Financial markets have sent a forceful message that the era of super-low interest rates is coming to a close.
The Federal Reserve’s decision Wednesday to raise its benchmark short-term interest rate will slowly push up rates on everything from mortgages and credit cards to savings accounts.
The Fed increased its federal funds rate by 0.25 percentage points. It was only the second increase in more than a decade. Chairwoman Janet L. Yellen said at a press conference that the economy had shown enough improvement in the last year to warrant higher increases and projected three more rate hikes in 2017.
Here’s how the rate hikes will affect your pocketbook.
Mortgage rates are already historically low and the Fed’s short-term rate bump — which indirectly affects mortgage rates — is not likely to make a big difference in the next few months. But, subsequent hikes by the Fed in 2017 could start to really add to the cost of a home.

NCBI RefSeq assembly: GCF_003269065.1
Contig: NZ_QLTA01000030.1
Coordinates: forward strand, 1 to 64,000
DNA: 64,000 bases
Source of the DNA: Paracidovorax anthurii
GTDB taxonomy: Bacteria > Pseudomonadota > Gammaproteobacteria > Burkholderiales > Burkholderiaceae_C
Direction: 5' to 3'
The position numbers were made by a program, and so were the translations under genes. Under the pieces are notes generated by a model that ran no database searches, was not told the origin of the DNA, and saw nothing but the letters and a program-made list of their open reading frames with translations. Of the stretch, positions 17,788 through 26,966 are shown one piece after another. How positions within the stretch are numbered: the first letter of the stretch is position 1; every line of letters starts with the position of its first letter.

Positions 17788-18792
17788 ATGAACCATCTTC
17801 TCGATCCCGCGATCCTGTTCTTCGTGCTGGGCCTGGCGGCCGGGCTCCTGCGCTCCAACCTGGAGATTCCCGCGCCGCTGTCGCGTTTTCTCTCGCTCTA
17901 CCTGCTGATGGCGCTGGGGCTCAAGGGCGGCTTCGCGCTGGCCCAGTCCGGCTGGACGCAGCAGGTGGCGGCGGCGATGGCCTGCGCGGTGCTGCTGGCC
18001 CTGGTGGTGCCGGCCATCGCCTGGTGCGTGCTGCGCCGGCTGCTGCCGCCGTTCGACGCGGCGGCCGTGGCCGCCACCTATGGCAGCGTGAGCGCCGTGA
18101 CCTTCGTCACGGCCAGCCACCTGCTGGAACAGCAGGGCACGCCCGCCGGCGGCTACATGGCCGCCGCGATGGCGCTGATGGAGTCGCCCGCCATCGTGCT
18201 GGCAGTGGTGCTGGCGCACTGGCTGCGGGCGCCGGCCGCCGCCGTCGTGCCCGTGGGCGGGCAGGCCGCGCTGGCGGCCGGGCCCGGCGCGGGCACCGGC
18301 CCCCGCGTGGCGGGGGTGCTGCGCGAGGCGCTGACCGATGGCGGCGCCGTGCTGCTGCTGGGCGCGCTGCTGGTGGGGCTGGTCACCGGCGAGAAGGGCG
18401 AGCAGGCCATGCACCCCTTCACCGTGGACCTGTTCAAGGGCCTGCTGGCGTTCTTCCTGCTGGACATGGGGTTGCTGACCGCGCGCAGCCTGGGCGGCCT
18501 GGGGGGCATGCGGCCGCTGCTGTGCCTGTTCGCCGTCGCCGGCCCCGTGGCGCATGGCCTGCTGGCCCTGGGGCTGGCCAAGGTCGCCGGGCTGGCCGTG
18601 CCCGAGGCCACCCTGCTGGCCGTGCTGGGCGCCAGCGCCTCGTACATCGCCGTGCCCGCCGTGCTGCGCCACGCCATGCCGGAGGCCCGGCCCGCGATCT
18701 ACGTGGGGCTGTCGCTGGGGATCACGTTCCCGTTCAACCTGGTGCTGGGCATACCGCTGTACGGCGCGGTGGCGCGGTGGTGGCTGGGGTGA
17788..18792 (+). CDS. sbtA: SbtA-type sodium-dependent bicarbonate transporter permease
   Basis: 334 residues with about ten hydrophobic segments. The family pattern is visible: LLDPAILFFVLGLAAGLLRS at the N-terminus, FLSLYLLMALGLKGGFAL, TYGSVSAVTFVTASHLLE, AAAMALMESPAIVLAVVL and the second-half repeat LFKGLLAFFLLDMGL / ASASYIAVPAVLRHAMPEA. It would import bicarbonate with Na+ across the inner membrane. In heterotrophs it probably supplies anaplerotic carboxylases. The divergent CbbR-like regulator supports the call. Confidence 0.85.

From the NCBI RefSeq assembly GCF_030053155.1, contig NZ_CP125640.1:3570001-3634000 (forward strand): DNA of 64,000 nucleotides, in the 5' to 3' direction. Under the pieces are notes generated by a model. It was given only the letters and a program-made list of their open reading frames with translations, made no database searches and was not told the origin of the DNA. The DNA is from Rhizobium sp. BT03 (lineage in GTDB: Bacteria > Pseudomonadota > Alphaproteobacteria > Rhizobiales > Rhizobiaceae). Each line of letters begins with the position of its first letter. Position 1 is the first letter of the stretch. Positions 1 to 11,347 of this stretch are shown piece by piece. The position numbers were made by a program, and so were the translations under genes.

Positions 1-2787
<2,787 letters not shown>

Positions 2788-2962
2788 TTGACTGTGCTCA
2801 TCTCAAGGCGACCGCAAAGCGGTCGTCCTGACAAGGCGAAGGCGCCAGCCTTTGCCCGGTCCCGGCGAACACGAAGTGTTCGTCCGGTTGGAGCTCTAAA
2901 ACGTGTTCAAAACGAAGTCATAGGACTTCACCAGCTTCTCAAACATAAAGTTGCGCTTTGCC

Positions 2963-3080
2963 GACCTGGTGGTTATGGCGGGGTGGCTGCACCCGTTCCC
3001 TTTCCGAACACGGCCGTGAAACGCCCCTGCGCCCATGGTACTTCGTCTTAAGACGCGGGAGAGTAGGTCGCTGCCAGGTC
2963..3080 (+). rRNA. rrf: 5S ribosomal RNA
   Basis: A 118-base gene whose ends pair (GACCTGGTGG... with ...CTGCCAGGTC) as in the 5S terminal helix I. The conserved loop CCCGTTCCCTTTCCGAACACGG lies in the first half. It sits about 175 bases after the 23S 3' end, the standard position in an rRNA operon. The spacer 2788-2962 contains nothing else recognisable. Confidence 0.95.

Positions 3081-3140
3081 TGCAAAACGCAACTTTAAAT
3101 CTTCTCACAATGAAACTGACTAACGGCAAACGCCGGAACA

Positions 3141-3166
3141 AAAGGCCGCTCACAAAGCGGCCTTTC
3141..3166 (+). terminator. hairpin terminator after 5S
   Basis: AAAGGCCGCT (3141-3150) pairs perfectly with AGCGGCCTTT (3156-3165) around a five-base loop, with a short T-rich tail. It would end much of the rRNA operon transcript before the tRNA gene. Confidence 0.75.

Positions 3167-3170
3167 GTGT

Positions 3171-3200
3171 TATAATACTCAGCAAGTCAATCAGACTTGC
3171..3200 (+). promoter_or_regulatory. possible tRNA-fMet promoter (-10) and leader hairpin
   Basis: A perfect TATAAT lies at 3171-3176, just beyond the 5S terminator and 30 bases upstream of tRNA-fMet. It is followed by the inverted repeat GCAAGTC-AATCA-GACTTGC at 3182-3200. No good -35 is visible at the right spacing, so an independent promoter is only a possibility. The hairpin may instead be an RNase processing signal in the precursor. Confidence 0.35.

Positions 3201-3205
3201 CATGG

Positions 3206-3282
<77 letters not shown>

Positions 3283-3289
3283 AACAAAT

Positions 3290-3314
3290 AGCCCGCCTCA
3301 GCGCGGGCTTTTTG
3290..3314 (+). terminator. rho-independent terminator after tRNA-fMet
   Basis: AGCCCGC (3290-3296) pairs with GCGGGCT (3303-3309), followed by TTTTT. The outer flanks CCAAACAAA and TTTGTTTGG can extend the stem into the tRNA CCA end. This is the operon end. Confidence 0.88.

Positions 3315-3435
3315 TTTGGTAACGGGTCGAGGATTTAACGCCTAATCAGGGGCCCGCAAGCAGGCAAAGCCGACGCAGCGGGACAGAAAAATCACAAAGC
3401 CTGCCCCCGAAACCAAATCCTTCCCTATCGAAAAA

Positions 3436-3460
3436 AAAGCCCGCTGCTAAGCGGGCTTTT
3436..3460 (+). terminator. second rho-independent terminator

Zillow and other industry watchers say mortgage rate increases have more of an impact in costly home markets, like San Diego County.
Rates have already gone up since president-elect Donald Trump’s victory.
Since the day before the election, the cost of a typical San Diego County home increased by $50,400 over the course of a 30-year fixed rate mortgage with 20 percent down.
The median home price in the county, $507,500, hit its highest point in a decade in [more...]